Dr. Grosvenor testified that the load alonethe weight of the loaded spool was so small that barring some untoward incident, such as an impact, they may go on forever, but that if they lasted *853 for 60 weeks and didn't break, they didn't fail by fatigue. He stated that "the welding very seriously damaged the strength of the cradle casting that broke." (N.T. 448.) In his opinion, the casting failed because of the high stresses and the embrittling from the welding combined. He demonstrated the high stress pattern. He examined the sample 15(b) by microscope and did a micro-hardness test. It had a hardened zone and therefore a volume change which had to produce stresses, and the line of crack ran along the side of the weld bead, crossed over and ran up along the side of another weld bead. As he said, "There is evidence aplenty of a high stress pattern because this is a part that is lightly loaded in ordinary service." (N.T. 473.) Dr. Grosvenor gave the opinion that the stress pattern of the weld, per se, caused the rupture, and he testified that he believed that the bending started on the outside of the surface shown on P-39, not on the inside surface shown on P-56. Dr. Grosvenor also pointed out that Dr. Talbot had testified that in cutting the samples it was found that they were hard in the heat-affected zone next to the weld; that he (Talbot) said that he might have made micro-hardness tests, but did not; and that Talbot did not find the striations or beach marks usually found in a fatigue failure.
We asked Dr. Grosvenor whether, if Dr. Talbot's tests were proper by ASTM standards, and his tensile strength yield strength and elongation figures were accurate, he (Dr. Grosvenor) would then agree that the cause of the fracture was fatigue and a poor casting as opposed to the effect of the welding. He replied:
No, not at all. Because even with his test method, with which I disagree completely, he has with the exception of two bars, he has strengths which run up to at least two thirds the required specified strength. He has two that are low. And if I were to take these as indicative of the character of the material, then the strength of the material is reduced, let's say, to not more than half of 60,000 is 30,000. . . . the thing is twenty-five times or more, twenty-five or more times as strong as it need be, and to take half of it would make it twelve or thirteen times as high. It still has a safety factor of twelve or thirteen if we base it on his tests. (N.T. 497-98.)
We then observed that Dr. Talbot's tensile and yield strength figures were far better than the elongation figures. Dr. Grosvenor replied:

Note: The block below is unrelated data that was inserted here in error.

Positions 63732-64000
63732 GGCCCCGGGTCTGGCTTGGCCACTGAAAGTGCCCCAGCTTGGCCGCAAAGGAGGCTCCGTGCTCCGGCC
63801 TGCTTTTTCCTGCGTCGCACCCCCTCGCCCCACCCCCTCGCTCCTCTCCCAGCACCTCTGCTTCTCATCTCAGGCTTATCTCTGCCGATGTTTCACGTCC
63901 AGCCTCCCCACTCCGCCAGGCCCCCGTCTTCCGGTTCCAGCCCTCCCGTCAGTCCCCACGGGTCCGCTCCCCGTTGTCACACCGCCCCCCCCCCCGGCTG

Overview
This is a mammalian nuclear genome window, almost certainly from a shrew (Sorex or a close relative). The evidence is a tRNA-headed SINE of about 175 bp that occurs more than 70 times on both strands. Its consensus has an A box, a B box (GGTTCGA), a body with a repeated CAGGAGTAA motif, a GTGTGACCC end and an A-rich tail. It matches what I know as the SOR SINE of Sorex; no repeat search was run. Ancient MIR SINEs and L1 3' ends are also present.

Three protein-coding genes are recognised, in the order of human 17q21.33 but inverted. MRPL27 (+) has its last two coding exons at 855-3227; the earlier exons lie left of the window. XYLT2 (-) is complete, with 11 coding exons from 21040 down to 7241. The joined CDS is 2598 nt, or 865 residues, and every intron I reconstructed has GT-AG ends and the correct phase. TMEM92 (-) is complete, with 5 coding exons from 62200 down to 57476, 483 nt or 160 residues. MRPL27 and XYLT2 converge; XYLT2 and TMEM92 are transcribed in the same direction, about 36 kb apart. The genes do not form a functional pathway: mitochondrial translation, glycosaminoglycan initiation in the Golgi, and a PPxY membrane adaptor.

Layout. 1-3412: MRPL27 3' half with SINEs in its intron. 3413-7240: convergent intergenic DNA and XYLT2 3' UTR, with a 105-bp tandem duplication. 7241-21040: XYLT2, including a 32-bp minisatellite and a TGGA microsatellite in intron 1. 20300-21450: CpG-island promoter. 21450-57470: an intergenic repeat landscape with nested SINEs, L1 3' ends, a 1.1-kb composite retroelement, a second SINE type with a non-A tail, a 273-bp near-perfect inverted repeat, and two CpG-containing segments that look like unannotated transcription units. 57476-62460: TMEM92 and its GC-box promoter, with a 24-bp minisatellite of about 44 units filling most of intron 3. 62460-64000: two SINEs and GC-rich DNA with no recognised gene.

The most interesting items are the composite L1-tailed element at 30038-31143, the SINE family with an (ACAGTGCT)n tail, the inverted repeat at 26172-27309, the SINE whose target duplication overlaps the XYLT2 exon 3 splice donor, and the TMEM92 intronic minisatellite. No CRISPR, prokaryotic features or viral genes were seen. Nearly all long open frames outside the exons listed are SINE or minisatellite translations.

A. In the normal use and the stresses to which this is subjected, his percent of elongation has no effect because in the normal operation of this that saddle is never deformed by 1/10 of 1 percent.
Q. So it is the tensile-strength and yield-strength figures that are critical?
A. The only reason we are interested in having 15 percent or more elongation is in case of an accidental blow. If somebody drops a reel on it, they might break it. If something came loose and rattled around inside the drum and struck a blow. If the operator didn't latch the axle in tight. Something of that sort. Thenwhich is not normal use. This is abnormalit would tend to cut down on the damage done. But percent elongation is not important after we get the thing assembled.
3. Our Findings of Fact as to the Cause of the Casting Failure
Notwithstanding this lengthy recapitulation of the expert testimony, it is apparent that there are many areas of agreement between Drs. Talbot and Grosvenor as to some metallurgical principles and some physical findings. It is unnecessary that we restate the areas of agreement. Instead, we shall concentrate upon what is our critical task as the fact finder: resolving the areas of disagreement and uncertainty *854 and making the ultimate findings upon which our decision must turn.
First. We find that, before being installed in the strander, the casting which ultimately fractured was substantially altered and materially weakened by the arc welding of the counterweights. We further find that the alteration and weakening was a substantial factor in causing the accident. We credit Dr. Grosvenor's testimony in this regard, and we note that Dr. Talbot was equivocal at best on the point (see pp. 849-851 supra). By way of subsidiary findings, we note that, inter alia: (1) there was significant hardening and additional stresses and ultimate embrittling of the metal in the heat affected zone; (2) the left weld bead of the larger weld was along the line of greatest stress produced by the weight of a loaded spool; and (3) the fracture emanated from the heat affected zone close by the weld bead. Even if we were not to make a positive finding on this subject, as we do, we would be obliged to find plaintiffs had failed to establish by a fair preponderance of the evidence that the casting was not substantially changed or materially altered.